• You are not engaged in “substantial gainful activity” (SGA); and
  • You have a “severe” medically ascertainable impairment; and
  • Your impairment qualifies as or “equals” one of the listed impairments as described in the Social Security Regulations called the “Listing of Impairments;” or
  • When your “residual functional capacity” (RFC) is considered, you are unable to perform your “past relevant work” (PRW); and
  • You are unable to adjust to other employment opportunities that exist in significant numbers when your age, education, work experience and RFC are considered.

Please pay attention to both the terminology identified by quotation marks and to their abbreviations. Why? Because the terms have exact meanings in the law, and the legal meanings do not necessarily have the same meanings that you may expect.

In addition, for SSA to determine that you are disabled you have to meet the “duration requirement,” or that your disability has to last for a full 12 months.

What are the main points of SSA’s Sequential Evaluation Process?

To summarize, you have two main routes by which SSA could reach a finding of disability on your SSI or Social Security Disability application:

  • Your impairment must qualify as or equal to an impairment as described in the Listing of Impairments—the sequential evaluation process ends at Step 3.
  • You have to meet every other requirement of the sequential evaluation process ending at Step 5.

There are six ways in which you could not qualify to be disabled. SSA will determine that you are not disabled if:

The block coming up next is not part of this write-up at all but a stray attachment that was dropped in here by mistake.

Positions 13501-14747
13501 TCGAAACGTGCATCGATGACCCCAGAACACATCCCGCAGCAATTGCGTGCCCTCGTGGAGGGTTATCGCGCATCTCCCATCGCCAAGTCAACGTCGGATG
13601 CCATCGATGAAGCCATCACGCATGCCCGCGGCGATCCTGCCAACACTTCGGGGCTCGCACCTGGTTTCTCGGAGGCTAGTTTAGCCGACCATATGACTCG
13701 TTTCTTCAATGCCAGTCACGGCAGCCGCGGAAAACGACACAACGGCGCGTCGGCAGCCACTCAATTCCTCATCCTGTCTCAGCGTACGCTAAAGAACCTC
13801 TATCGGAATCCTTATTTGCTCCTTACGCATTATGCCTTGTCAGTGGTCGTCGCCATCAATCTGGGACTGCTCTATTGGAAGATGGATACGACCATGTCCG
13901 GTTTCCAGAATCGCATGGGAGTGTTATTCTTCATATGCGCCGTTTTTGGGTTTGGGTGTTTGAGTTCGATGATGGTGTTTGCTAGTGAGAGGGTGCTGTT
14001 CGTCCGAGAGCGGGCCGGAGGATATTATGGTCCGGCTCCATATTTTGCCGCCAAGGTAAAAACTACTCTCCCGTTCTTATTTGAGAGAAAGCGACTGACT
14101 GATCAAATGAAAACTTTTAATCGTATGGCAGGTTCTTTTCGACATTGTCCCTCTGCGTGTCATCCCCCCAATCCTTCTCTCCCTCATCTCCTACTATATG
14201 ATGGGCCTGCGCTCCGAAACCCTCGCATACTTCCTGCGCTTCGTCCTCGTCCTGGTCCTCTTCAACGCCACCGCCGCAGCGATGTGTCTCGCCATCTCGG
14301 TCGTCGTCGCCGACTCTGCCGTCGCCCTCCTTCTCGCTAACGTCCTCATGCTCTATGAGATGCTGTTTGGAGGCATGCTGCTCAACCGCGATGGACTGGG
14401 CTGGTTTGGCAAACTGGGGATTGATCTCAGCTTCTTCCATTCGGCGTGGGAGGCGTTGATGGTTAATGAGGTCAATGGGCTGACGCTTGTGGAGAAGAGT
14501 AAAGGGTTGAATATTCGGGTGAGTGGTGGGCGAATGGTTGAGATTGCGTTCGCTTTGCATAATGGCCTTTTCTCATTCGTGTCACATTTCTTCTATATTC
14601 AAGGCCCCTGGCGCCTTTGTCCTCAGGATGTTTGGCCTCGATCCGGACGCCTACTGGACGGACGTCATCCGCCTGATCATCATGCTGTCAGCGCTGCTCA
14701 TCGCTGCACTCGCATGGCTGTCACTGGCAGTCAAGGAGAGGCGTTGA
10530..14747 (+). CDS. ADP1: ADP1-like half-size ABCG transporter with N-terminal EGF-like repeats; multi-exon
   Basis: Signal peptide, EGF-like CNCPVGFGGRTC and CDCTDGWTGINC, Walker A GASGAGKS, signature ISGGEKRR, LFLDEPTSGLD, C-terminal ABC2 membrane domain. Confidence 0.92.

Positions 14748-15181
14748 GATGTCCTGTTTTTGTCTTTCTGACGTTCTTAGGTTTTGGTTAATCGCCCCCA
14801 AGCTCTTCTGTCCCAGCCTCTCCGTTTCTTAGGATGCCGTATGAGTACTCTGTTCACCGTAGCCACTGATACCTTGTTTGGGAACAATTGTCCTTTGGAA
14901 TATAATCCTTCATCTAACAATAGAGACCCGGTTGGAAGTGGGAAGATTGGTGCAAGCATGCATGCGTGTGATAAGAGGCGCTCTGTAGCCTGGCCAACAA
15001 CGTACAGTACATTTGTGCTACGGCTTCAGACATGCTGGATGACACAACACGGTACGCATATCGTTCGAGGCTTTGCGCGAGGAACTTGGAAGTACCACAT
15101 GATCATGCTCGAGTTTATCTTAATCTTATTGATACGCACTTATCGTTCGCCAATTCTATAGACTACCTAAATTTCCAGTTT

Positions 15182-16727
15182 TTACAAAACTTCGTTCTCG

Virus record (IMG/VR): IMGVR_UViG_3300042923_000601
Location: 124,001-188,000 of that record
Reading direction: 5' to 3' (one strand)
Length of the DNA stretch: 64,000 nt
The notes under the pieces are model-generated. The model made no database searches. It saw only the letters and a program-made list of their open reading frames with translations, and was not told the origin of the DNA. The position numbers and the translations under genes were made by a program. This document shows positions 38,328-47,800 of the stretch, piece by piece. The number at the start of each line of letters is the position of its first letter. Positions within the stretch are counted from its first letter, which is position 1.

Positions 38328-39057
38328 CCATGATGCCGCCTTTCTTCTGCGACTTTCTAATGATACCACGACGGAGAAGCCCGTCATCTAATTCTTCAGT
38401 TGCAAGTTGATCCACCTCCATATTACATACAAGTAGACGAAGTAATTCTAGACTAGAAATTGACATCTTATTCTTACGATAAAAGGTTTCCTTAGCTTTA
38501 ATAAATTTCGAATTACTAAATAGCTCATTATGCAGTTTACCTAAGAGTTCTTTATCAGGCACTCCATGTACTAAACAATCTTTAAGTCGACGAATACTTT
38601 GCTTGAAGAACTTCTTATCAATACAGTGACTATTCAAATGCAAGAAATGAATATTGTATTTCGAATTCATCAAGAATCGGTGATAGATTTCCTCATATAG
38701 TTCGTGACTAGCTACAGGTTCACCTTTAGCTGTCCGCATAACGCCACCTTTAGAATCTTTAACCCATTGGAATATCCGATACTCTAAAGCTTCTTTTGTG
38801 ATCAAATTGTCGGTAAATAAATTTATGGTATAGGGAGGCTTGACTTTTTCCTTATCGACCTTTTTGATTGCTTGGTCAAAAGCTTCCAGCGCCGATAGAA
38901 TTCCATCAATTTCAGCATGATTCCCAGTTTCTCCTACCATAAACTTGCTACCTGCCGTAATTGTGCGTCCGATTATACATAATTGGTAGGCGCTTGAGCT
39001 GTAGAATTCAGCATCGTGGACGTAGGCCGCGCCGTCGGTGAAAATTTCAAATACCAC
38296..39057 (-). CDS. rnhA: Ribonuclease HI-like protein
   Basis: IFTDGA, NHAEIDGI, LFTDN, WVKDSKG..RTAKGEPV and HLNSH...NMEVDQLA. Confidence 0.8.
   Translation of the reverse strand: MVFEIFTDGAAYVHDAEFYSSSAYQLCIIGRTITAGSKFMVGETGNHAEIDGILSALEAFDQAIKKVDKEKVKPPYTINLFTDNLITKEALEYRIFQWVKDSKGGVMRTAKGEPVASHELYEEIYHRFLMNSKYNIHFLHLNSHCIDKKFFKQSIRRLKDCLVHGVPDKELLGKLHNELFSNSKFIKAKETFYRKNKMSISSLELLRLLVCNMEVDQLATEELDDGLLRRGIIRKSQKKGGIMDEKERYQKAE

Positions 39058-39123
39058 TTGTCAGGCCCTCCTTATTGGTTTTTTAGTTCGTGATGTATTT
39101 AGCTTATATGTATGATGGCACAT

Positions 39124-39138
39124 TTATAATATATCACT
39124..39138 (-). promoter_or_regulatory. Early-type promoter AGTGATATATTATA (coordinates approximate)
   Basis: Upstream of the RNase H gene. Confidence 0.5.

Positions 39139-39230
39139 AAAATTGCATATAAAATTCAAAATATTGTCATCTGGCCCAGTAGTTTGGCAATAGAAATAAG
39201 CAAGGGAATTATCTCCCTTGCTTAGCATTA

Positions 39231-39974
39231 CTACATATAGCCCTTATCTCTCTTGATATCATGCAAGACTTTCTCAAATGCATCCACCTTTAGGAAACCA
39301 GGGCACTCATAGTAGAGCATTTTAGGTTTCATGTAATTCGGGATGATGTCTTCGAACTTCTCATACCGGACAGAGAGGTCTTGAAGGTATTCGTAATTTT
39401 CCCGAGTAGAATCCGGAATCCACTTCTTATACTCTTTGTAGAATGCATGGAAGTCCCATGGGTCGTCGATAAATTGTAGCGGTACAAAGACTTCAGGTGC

• You are working at the SGA level (Step 1).
  • You have no medically ascertainable impairment (Step 2).
  • You have a medically ascertainable impairment, but it does not reduce your mental or physical ability to perform basic work activities significantly (Step 2).
  • You do not meet the duration requirement.
  • You are still capable of performing past relevant work (Step 4).
  • You are capable of performing other work (Step 5).

Furthermore, SSA also has “non-disability” requirements to determine your eligibility for the Social Security Disability program. To qualify, you had to have worked and contributed enough in Social Security taxes to receive sufficient work quarters (QCs). To qualify for the SSI program, you would have to meet additional asset and income requirements.

Do you have a physical or mental impairment and you are considering applying for Social Security disability benefits? If so, you may understandably be overwhelmed by the evaluation process used by SSA to receive benefits and by the changes you have experienced because of your impairment. You need experienced Louisiana Social Security Disability attorney Stan F. Davis on your side to ensure that you receive the benefits you justly deserve. Please contact his firm, Finch Davis, APLC, by calling (255) 925-9368 to schedule your free consultation.

Get Help with Your Social  Security Disability Application